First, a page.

Sunday, 19 December 2010

World Book Night challenge 1/25

Alan Bennett - A Life Like Other People's

This wasn't the first book from the 25 that I intended to read, but when I got to work yesterday I realised that I had forgotten the book that I was actually half way through. No problems as I work in a library but it was serendipitous to find this one on the returns trolley just as my break started.

I've long admired Bennett for his plays and screen plays, and I found his Uncommon Reader a pleasant little story but I'd not read any of his longer or autobiographical works before nor, if I'm honest, had I any inclination to.

This was a real treat. It isn't a happy book by any means but there is such humour amongst the poignancy that it isn't depressing. Bennett comes from a family of genteel eccentrics and his love for them is what shines through this piece of writing. Mental health is not an easy topic to write about either as a witness or sufferer but I found the balance to be struck perfectly in this volume. Bennett neither glamourises it, nor demonises it and appears to be totally honest in writing his reactions to it.

As ever an eloquent review of this book is not forthcoming all I want to do is run around and tell everyone how wonderful it is. Oh and read more of Bennett's autobiography, which won't help my challenge at all as there two volumes of over 600 pages each!

It is a great pick for World Book Night as it is an autobiography by one of our National Treasures TM it isn't overly long and even if you can't relate to the exact issues in Bennett's history his style of writing draws you in regardless.

I hope the next 24 are as good, but this one is going to be hard to beat.

Friday, 10 December 2010

World Book Day

Ever since I started working in the book trade, far too many years ago to count, I have been a fan of World Book Day. I thought it was odd that we in the UK celebrated it on the 1st Thursday in March when the rest of the world did so on April 23rd but never mind - free books for children that's all that mattered.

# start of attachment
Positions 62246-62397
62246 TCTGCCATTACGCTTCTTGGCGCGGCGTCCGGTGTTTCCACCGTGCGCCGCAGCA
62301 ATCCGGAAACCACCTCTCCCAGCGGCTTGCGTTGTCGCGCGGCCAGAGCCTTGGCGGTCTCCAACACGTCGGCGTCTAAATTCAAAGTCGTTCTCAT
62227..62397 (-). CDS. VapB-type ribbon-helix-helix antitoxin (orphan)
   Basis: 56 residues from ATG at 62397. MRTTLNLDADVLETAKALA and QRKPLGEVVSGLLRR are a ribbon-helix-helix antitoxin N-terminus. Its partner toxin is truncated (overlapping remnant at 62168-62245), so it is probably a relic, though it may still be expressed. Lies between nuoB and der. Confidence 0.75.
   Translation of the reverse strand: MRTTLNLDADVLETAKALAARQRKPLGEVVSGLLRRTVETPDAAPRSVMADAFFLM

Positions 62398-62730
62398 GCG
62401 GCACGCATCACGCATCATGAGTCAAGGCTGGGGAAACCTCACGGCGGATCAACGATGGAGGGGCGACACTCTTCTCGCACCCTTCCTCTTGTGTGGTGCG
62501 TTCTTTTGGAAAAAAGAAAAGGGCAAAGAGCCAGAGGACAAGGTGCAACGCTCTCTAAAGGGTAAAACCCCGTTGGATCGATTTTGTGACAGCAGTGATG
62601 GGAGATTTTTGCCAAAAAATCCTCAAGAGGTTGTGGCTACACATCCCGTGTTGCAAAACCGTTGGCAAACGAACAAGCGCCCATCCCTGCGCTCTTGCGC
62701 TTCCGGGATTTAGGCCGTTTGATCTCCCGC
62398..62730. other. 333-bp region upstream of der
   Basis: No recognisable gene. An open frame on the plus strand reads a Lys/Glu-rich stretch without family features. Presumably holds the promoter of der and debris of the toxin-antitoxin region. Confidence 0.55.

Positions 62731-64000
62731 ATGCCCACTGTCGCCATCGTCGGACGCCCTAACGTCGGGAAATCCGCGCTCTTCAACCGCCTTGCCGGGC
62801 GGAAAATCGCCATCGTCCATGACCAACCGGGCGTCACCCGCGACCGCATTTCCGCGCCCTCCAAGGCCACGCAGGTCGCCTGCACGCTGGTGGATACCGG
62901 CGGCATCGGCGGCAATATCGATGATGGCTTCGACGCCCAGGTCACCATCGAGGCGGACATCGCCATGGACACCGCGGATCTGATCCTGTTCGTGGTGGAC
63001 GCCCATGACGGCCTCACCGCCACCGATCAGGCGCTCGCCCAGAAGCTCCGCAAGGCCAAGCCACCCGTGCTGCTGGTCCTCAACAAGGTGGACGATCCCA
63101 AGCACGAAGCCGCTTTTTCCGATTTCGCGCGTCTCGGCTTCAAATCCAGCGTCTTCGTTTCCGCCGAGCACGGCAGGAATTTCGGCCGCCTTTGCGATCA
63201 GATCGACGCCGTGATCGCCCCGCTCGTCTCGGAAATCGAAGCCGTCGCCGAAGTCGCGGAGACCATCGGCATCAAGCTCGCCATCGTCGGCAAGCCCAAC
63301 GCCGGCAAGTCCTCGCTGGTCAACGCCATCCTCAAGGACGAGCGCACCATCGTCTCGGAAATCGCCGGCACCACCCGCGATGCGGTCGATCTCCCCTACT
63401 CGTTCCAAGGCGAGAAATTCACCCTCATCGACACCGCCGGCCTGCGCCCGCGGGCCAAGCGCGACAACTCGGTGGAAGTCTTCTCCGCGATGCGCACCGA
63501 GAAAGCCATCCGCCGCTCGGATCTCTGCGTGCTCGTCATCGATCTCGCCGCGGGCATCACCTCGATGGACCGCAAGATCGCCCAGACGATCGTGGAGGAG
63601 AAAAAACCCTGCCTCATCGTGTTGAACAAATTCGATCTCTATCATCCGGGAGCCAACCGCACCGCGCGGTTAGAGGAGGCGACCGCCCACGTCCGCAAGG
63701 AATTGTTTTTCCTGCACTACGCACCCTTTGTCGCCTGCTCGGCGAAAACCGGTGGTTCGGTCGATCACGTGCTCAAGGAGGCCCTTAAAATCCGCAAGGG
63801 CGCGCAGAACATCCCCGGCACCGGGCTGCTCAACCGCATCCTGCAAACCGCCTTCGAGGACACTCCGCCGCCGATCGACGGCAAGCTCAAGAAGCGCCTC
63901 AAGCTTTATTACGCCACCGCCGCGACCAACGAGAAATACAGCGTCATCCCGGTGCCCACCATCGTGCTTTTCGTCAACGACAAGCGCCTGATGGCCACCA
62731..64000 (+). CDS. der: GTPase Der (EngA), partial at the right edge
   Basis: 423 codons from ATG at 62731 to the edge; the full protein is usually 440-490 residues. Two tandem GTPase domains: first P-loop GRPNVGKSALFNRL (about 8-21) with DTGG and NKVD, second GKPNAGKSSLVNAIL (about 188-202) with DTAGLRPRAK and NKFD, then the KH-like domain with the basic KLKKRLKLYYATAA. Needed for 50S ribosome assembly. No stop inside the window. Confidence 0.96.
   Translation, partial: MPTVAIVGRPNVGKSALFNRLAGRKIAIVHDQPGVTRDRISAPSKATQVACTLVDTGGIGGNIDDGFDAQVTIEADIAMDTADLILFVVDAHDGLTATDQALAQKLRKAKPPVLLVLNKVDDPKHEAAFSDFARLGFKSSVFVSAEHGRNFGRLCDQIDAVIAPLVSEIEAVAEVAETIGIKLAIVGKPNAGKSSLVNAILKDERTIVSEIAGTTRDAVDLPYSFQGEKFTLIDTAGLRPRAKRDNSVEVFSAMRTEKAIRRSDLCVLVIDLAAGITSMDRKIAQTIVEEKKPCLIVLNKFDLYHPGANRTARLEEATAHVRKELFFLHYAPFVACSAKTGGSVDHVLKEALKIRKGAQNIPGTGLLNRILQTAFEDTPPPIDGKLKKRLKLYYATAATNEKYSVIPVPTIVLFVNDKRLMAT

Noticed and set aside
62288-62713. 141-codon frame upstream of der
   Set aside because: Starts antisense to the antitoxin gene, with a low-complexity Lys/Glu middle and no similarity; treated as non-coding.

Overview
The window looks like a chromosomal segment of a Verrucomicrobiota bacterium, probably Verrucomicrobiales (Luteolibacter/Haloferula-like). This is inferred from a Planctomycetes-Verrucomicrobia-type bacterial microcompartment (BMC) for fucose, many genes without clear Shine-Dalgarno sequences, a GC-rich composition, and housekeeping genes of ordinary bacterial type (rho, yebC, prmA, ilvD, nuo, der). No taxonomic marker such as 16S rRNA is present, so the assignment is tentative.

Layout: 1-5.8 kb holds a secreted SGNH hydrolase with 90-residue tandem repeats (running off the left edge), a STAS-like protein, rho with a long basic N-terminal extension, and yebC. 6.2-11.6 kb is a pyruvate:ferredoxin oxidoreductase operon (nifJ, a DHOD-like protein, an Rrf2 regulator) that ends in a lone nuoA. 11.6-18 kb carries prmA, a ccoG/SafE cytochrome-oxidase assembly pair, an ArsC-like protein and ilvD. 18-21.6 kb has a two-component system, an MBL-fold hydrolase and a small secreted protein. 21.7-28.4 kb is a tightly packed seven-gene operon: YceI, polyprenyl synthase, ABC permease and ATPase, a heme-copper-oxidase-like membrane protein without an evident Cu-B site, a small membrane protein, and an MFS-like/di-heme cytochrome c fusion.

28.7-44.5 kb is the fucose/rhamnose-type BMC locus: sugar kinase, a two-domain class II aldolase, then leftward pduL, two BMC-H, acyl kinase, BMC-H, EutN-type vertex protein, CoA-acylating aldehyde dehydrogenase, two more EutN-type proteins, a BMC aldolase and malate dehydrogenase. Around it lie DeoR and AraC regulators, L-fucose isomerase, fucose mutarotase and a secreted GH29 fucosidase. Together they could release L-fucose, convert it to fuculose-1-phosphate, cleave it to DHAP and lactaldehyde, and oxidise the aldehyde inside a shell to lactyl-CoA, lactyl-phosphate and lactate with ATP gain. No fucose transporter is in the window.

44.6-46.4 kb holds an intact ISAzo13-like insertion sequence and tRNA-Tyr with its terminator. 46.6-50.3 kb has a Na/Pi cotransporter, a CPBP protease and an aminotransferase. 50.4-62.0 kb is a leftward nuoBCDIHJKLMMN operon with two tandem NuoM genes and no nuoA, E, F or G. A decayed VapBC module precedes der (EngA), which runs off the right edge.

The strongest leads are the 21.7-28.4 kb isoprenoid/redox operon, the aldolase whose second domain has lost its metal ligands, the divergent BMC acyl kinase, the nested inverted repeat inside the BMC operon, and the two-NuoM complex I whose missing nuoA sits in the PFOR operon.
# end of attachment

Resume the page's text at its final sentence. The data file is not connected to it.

This year the scheme has changed slightly and grown ups can get involved, and get free books too.

25 titles have been chosen by various people and then during the first week of March 40 000 copies of each book will be given away free. More details can be found on the official website but the 25 books are:

  • A Fine Balance by Rohintan Mistry
  • A Life Like Other People's - Alan Bennett
  • Operation Mincemeat - Ben Macintyre
  • All Quiet on the Western Front - Eric Maria Remarque
  • Beloved - Toni Morrison
  • Case Histories - Kate Atkinson
  • Cloud Atlas - David Mitchell
  • Dissolution - C J Sansom
  • Fingersmith - Sarah Waters
  • Half of a Yellow Sun - Chimamanda Ngozi Adichie
  • Killing Floor - Lee Child
  • Life of Pi - Yann Martel
  • Love in the Time of Cholera - Gabriel Garcia Marquez
  • Northern Lights - Philip Pullman
  • One Day - David Nicholls
  • Rachel's Holiday - Marian Keyes
  • New Selected Poems - Seamus Heaney
  • Stuart: A Life Backwards - Alexander Masters
  • The Blind Assassin - Margaret Atwood
  • Curios Incident of the Dog in the Night Time - Mark Haddon
  • The Prime of Miss Jean Brodie - Muriel Spark
  • The Reluctant Fundamentalist - Mohsin Hamid
  • The Spy Who Came in from the Cold - John le Carre
  • The World's Wife - Carol Ann Duffy
  • Toast - Nigel Slater
Now I've read quite a few of these already but I've set myself the challenge to read or re-read all of these books before March 5th 2011 and to blog about them. AS I work in the library I can read all f these books for free already so that won't hinder progress, but I feel I will have to start with the poetry as those two titles will probably be my biggest challenge

I'm not usually very good when I 'have' to read a book but as this is a task I have set myself I will probably be OK.

I also have to decide which book I am going to apply for to give where did I put my copy of the Northern Lights?